On Thursday, Stability AI announced Stable Diffusion 3, an open-weights next-generation image-synthesis model. It follows its predecessors by reportedly generating detailed, multi-subject images with improved quality and accuracy in text generation. The brief announcement was not accompanied by a public demo, but Stability is opening up a waitlist today for those who would like to try it. Stability says that its Stable Diffusion 3 family of models (which takes text descriptions called "prompts" and turns them into matching images) range in size from 800 million to 8 billion parameters. The size range accommodates allowing different versions of the model to run locally on a variety of devices—from smartphones to servers. Parameter size roughly corresponds to model capability in terms of how much detail it can generate. Larger models also require more VRAM on GPU accelerators to run. Since 2022, we've seen Stability launch a progression of AI image-generation models: Stable Diffusion 1.4, 1.5, 2.0, 2.1, XL, XL Turbo, and now 3. Stability has made a name for itself as providing a more open alternative to proprietary image-synthesis models like OpenAI's DALL-E 3, though not without controversy due to the use of copyrighted training data, bias, and the potential for abuse. (This has led to lawsuits that are unresolved.) Stable Diffusion models have been open-weights and source-available, which means the models can be run locally and fine-tuned to change their outputs. As far as tech improvements are concerned, Stability CEO Emad Mostaque wrote on X, "This uses a new type of diffusion transformer (similar to Sora) combined with flow matching and other improvements. This takes advantage of transformer improvements & can not only scale further but accept multimodal inputs." Like Mostaque said, the Stable Diffusion 3 family uses diffusion transformer architecture, which is a new way of creating images with AI that swaps out the usual image-building blocks (such as U-Net architecture) for a system that works on small pieces of the picture. The method was inspired by transformers, which are good at handling patterns and sequences. This approach not only scales up efficiently but also reportedly produces higher-quality images. Stable Diffusion 3 also utilizes "flow matching," which is a technique for creating AI models that can generate images by learning how to transition from random noise to a structured image smoothly. It does this without needing to simulate every step of the process, instead focusing on the overall direction or flow that the image creation should follow. ...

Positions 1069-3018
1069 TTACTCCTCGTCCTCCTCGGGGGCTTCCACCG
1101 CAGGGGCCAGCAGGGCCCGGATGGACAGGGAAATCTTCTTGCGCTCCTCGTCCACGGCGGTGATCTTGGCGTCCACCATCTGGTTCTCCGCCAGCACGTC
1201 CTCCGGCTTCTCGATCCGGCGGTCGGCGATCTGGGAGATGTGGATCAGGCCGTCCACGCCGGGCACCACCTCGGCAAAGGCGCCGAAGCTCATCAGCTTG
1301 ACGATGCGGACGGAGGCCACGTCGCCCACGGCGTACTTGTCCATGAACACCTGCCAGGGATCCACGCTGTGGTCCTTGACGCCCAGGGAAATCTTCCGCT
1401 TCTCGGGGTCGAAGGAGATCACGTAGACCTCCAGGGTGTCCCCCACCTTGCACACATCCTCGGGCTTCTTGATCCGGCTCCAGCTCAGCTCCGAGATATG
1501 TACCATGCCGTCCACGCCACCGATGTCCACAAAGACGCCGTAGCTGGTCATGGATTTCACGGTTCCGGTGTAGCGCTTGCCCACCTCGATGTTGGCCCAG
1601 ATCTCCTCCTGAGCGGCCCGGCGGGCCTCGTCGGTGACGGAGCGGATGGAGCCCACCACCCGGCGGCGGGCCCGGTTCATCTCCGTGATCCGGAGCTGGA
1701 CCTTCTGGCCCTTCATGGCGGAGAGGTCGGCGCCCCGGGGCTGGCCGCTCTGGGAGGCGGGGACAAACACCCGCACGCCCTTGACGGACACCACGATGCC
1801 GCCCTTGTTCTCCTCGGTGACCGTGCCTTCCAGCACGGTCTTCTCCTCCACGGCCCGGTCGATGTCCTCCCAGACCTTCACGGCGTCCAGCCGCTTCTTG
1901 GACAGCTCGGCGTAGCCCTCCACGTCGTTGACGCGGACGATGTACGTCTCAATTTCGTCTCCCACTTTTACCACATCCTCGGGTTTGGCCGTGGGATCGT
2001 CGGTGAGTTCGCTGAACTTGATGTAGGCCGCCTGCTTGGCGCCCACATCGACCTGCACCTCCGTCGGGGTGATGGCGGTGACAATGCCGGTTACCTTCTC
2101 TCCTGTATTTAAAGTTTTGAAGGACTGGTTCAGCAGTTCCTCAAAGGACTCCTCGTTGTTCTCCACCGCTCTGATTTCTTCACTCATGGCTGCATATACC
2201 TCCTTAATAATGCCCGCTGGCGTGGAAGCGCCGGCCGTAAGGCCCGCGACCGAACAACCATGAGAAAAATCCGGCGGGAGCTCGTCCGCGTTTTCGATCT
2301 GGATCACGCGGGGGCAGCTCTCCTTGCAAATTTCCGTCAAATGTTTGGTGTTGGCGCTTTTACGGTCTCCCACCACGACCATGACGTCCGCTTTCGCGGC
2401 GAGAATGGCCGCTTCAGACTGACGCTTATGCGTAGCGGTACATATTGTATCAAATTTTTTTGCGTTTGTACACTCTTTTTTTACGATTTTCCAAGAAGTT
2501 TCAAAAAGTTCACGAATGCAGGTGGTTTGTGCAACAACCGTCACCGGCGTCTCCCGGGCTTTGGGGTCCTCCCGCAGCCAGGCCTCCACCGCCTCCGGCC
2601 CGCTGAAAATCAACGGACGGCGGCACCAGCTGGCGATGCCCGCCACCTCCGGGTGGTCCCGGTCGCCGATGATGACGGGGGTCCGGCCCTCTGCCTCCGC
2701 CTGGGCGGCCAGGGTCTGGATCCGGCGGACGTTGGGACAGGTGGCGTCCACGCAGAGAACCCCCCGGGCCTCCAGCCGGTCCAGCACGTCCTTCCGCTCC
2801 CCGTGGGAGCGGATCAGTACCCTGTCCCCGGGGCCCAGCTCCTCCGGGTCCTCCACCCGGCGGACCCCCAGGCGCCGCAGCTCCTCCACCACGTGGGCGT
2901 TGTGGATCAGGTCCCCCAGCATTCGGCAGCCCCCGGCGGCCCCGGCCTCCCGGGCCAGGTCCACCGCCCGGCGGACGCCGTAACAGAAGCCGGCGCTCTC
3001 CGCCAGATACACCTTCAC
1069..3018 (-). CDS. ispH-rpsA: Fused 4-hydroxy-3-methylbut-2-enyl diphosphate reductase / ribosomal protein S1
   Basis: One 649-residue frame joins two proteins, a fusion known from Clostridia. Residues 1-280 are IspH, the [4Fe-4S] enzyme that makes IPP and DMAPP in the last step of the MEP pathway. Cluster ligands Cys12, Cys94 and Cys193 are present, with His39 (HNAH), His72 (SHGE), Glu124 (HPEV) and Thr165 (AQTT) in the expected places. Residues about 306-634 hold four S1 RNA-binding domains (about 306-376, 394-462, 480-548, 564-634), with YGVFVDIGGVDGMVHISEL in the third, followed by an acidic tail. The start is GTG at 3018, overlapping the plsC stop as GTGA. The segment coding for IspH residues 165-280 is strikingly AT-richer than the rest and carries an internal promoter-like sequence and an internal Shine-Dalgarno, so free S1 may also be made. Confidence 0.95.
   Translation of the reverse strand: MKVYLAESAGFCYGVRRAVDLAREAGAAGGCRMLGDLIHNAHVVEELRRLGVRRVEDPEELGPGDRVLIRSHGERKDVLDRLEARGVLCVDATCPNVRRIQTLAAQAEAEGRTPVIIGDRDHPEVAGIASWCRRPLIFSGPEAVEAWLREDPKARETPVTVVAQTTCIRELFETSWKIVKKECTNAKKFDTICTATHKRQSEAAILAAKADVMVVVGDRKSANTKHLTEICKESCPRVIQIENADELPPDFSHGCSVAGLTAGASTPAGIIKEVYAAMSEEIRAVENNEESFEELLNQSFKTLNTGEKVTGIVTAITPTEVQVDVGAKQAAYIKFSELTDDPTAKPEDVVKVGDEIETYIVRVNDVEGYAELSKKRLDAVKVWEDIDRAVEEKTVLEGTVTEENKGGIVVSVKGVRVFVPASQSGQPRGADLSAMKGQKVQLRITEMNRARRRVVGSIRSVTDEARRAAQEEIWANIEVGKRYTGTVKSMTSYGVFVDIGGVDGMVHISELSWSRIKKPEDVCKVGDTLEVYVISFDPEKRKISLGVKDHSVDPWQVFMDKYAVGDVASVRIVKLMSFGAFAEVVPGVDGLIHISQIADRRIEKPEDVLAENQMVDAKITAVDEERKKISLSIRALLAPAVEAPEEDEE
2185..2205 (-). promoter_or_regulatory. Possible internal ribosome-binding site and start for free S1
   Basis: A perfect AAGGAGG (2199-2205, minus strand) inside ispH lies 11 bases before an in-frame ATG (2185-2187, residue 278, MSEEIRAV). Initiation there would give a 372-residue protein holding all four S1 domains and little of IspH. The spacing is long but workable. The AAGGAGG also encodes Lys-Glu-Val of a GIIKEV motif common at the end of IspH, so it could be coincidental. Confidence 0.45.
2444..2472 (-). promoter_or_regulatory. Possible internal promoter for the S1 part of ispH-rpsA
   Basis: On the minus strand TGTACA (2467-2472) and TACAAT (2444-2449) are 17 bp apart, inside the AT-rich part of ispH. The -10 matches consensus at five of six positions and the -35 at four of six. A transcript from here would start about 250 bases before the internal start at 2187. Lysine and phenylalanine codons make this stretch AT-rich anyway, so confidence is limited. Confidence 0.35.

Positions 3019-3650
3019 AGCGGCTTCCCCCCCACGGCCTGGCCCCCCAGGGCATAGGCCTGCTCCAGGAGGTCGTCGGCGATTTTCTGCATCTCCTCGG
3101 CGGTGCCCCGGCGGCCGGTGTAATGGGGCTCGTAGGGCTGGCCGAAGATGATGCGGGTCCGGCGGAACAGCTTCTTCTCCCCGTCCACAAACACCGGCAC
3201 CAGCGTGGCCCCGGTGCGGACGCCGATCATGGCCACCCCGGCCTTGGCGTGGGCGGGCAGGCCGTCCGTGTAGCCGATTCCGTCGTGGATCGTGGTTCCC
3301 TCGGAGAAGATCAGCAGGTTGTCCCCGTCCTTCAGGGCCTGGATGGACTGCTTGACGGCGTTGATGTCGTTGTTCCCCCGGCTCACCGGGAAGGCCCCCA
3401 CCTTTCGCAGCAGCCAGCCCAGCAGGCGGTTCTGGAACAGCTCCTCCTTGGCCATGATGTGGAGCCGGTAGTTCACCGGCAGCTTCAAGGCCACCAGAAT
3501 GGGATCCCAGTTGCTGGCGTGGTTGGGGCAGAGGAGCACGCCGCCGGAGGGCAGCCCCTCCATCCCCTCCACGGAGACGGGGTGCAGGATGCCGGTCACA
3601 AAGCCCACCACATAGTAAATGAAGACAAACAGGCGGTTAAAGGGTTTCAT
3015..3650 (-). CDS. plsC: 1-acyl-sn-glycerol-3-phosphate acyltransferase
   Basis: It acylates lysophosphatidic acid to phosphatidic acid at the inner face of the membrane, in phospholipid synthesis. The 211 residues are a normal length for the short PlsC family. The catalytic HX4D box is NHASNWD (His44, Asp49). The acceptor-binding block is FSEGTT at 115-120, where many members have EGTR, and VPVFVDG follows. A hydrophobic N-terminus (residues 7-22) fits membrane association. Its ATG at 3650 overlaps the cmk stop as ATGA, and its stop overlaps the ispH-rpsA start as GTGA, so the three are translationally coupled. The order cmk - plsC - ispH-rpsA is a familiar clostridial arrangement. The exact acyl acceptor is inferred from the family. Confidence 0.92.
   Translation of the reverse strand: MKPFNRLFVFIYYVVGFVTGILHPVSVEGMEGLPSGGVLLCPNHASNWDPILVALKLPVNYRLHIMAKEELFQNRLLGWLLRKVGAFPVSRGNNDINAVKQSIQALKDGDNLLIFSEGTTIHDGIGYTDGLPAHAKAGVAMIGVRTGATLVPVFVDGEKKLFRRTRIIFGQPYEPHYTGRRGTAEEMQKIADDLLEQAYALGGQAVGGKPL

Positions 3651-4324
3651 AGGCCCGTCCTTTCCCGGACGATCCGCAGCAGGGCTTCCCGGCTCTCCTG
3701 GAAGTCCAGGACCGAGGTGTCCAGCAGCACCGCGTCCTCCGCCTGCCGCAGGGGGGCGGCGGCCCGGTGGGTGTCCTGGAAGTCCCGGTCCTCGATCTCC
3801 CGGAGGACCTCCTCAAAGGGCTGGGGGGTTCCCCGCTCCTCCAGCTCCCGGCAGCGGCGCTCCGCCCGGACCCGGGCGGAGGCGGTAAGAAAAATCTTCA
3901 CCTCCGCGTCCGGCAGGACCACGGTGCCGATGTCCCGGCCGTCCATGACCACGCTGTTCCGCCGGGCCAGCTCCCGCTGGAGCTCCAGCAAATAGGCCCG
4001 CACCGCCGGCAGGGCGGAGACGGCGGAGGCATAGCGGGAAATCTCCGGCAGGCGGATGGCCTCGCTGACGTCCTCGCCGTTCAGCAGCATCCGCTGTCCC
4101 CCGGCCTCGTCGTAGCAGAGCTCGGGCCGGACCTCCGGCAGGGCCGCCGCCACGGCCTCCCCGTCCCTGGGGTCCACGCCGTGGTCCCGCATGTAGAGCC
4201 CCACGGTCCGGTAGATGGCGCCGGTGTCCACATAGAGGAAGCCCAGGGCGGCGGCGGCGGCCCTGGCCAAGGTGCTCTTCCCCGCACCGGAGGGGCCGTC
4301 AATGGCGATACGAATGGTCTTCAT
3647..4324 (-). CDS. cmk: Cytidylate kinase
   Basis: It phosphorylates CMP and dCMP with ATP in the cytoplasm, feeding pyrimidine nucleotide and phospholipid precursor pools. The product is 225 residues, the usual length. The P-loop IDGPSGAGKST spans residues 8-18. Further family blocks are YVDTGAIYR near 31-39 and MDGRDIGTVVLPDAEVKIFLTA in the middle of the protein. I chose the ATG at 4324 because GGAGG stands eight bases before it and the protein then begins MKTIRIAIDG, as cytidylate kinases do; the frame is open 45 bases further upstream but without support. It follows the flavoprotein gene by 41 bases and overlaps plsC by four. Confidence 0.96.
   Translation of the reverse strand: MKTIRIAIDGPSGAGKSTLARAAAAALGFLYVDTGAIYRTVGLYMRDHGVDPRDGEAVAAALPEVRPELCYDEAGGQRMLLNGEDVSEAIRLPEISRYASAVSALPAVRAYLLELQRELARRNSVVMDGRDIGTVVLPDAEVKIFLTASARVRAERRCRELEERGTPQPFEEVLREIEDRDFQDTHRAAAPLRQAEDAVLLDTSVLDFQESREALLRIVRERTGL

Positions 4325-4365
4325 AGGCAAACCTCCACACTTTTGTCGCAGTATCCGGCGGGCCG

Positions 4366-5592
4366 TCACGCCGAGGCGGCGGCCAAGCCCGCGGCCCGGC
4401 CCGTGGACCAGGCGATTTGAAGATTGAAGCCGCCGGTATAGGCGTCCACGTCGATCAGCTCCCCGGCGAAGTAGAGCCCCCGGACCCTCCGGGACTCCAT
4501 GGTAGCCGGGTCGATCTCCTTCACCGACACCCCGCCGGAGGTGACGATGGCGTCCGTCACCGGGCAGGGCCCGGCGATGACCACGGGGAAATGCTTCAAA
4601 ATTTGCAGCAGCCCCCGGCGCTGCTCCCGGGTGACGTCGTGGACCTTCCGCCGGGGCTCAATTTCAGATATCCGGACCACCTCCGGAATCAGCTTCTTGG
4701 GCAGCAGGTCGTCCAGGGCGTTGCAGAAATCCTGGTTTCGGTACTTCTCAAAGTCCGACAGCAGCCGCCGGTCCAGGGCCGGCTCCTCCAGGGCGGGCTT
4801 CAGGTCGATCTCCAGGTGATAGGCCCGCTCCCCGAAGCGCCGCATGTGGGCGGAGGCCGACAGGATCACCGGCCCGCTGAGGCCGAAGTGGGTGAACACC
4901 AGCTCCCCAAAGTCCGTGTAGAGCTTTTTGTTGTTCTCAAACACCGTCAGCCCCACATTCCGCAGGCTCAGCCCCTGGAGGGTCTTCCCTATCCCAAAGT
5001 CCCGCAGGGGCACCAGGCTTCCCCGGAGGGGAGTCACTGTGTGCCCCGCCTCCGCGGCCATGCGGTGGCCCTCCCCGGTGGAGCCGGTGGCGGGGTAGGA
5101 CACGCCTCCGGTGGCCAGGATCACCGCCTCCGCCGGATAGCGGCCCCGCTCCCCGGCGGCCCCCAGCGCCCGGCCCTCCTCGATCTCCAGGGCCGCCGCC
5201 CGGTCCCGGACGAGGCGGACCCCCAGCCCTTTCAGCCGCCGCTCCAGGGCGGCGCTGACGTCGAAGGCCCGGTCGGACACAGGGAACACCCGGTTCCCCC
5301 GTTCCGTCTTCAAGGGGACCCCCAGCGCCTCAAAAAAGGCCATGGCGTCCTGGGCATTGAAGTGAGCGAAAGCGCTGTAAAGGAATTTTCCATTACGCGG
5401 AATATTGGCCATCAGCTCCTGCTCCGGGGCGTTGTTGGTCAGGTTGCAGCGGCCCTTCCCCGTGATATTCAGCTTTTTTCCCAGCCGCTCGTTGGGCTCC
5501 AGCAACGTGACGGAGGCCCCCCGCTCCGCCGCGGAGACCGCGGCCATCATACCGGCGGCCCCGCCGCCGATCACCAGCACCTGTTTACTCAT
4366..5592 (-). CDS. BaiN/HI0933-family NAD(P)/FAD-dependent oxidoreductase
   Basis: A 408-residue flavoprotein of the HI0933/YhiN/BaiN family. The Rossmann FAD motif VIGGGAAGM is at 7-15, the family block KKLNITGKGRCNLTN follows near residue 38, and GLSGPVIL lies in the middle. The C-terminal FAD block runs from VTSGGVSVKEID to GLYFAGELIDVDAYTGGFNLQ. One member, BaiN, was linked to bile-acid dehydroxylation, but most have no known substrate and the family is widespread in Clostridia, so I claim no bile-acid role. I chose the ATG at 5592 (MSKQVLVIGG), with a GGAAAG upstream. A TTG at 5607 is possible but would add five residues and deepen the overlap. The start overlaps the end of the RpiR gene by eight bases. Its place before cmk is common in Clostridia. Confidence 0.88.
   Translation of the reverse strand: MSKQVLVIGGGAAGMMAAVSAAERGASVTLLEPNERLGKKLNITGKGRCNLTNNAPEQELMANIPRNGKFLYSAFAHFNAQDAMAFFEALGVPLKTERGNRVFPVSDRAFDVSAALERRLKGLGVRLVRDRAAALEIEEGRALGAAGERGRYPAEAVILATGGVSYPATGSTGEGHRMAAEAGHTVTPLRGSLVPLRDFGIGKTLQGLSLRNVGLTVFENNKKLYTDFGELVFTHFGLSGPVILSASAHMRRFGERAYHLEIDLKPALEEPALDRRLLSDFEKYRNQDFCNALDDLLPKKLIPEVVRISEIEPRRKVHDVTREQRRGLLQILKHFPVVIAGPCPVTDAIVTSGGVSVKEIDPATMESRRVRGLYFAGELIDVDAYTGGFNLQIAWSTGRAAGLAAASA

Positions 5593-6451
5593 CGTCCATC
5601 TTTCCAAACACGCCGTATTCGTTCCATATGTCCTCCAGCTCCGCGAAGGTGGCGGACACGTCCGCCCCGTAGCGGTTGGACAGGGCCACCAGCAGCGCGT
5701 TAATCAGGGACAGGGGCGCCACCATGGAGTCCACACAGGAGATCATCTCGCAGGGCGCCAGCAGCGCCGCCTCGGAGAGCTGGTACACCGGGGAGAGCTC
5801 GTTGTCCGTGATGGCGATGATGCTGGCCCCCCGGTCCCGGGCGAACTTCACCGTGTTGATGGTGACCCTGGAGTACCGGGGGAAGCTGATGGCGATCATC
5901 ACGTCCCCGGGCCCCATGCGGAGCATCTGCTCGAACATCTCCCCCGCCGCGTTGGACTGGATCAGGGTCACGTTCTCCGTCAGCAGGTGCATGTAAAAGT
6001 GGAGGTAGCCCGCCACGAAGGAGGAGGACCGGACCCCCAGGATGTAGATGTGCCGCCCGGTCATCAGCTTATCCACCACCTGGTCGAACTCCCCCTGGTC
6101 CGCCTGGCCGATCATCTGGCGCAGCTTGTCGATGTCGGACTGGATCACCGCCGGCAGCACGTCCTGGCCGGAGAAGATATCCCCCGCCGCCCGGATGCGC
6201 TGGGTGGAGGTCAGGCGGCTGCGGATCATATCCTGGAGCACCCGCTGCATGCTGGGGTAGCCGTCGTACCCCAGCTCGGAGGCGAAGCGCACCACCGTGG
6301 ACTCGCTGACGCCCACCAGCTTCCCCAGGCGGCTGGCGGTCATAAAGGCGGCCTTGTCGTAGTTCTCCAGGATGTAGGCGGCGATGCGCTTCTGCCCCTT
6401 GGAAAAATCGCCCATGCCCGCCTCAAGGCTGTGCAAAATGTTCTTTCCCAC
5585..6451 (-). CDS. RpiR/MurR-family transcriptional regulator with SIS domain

Read Original Article     ON:   Ars Technica

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02-24-2024 Science&Technology
02-24-2024 Science&Technology
Brightest and fastest-growing: astronomers identify record-breaking quasar

Using the European Southern Observatory’s (ESO) Very Large Telescope (VLT), astronomers have characterised a bright quasar, finding it to be not only the brightest of its kind, but also the most luminous object ever observed. Quasars are the bright cores of distant galaxies and they are powered by supermassive black holes. The black hole in this record-breaking quasar is growing in mass by the equivalent of one Sun per day, making it the fastest-growing black hole to date. The black holes powering quasars collect matter from their surroundings in a process so energetic that it emits vast amounts of light. So much so that quasars are some of the brightest objects in our sky, meaning even distant ones are visible from Earth. As a general rule, the most luminous quasars indicate the fastest-growing supermassive black holes. “We have discovered the fastest-growing black hole known to date. It has a mass of 17 billion Suns, and eats just over a Sun per day. This makes it the most luminous object in the known Universe,” says Christian Wolf, an astronomer at the Australian National University (ANU) and lead author of the study published today in Nature Astronomy. The quasar, called J0529-4351, is so far away from Earth that its light took over 12 billion years to reach us. The matter being pulled in toward this black hole, in the form of a disc, emits so much energy that J0529-4351 is over 500 trillion times more luminous than the Sun [1]. “All this light comes from a hot accretion disc that measures seven light-years in diameter — this must be the largest accretion disc in the Universe," says ANU PhD student and co-author Samuel Lai. Seven light-years is about 15 000 times the distance from the Sun to the orbit of Neptune. And, remarkably, this record-breaking quasar was hiding in plain sight. “It is a surprise that it has remained unknown until today, when we already know about a million less impressive quasars. It has literally been staring us in the face until now,” says co-author Christopher Onken, an astronomer at ANU. He added that this object showed up in images from the ESO Schmidt Southern Sky Survey dating back to 1980, but it was not recognised as a quasar until decades later. Finding quasars requires precise observational data from large areas of the sky. The resulting datasets are so large, researchers often use machine-learning models to analyse them and tell quasars apart from other celestial objects. However, these models are trained on existing data, which limits the potential candidates to objects similar to those already known. If a new quasar is more luminous than any other previously observed, the programme might reject it and classify it instead as a star not too distant from Earth. ...